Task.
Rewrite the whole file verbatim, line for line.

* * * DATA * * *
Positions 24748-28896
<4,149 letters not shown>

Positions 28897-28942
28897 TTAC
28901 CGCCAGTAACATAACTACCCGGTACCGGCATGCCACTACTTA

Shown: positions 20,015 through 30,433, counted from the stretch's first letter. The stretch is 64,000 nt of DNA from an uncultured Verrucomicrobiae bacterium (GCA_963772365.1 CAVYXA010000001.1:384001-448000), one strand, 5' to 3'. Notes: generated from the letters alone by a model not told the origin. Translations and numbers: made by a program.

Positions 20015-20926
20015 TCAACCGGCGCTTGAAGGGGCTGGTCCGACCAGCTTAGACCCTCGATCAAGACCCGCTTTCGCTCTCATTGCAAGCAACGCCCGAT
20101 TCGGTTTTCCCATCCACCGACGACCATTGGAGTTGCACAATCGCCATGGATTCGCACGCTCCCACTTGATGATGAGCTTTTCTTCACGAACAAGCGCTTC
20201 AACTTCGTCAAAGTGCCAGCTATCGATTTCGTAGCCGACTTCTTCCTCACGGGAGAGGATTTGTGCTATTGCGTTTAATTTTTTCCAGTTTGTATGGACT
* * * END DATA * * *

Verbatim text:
Positions 24748-28896
<4,149 letters not shown>

Positions 28897-28942
28897 TTAC
28901 CGCCAGTAACATAACTACCCGGTACCGGCATGCCACTACTTA

Shown: positions 20,015 through 30,433, counted from the stretch's first letter. The stretch is 64,000 nt of DNA from an uncultured Verrucomicrobiae bacterium (GCA_963772365.1 CAVYXA010000001.1:384001-448000), one strand, 5' to 3'. Notes: generated from the letters alone by a model not told the origin. Translations and numbers: made by a program.

Positions 20015-20926
20015 TCAACCGGCGCTTGAAGGGGCTGGTCCGACCAGCTTAGACCCTCGATCAAGACCCGCTTTCGCTCTCATTGCAAGCAACGCCCGAT
20101 TCGGTTTTCCCATCCACCGACGACCATTGGAGTTGCACAATCGCCATGGATTCGCACGCTCCCACTTGATGATGAGCTTTTCTTCACGAACAAGCGCTTC
20201 AACTTCGTCAAAGTGCCAGCTATCGATTTCGTAGCCGACTTCTTCCTCACGGGAGAGGATTTGTGCTATTGCGTTTAATTTTTTCCAGTTTGTATGGACT